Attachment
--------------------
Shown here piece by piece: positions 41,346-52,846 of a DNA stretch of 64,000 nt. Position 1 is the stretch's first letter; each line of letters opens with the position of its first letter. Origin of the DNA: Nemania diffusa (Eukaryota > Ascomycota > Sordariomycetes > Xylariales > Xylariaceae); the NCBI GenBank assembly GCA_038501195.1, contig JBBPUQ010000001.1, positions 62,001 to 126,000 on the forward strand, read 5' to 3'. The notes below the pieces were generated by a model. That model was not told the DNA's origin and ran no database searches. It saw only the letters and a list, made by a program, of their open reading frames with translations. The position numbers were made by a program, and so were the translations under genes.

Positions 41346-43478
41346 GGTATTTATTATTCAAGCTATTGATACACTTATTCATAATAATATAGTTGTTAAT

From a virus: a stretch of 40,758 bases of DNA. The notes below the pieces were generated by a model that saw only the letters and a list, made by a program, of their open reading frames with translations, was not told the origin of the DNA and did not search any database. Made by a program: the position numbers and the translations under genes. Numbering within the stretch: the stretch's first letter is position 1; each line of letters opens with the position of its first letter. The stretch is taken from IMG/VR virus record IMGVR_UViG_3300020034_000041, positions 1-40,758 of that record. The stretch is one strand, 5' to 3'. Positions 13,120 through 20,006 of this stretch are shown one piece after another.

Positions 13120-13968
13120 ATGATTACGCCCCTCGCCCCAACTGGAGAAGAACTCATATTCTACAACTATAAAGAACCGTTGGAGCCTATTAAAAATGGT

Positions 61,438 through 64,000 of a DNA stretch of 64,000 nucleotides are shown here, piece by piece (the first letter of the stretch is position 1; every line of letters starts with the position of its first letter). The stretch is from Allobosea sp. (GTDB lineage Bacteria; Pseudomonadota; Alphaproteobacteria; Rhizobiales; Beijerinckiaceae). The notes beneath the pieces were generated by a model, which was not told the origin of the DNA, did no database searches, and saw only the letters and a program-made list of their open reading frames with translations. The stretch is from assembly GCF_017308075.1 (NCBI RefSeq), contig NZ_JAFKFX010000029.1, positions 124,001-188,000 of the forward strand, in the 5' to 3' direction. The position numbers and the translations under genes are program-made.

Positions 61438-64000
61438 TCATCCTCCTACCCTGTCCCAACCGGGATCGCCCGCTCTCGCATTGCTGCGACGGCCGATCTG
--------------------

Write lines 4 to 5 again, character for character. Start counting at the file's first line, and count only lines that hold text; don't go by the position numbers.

From a virus: a stretch of 40,758 bases of DNA. The notes below the pieces were generated by a model that saw only the letters and a list, made by a program, of their open reading frames with translations, was not told the origin of the DNA and did not search any database. Made by a program: the position numbers and the translations under genes. Numbering within the stretch: the stretch's first letter is position 1; each line of letters opens with the position of its first letter. The stretch is taken from IMG/VR virus record IMGVR_UViG_3300020034_000041, positions 1-40,758 of that record. The stretch is one strand, 5' to 3'. Positions 13,120 through 20,006 of this stretch are shown one piece after another.

Positions 13120-13968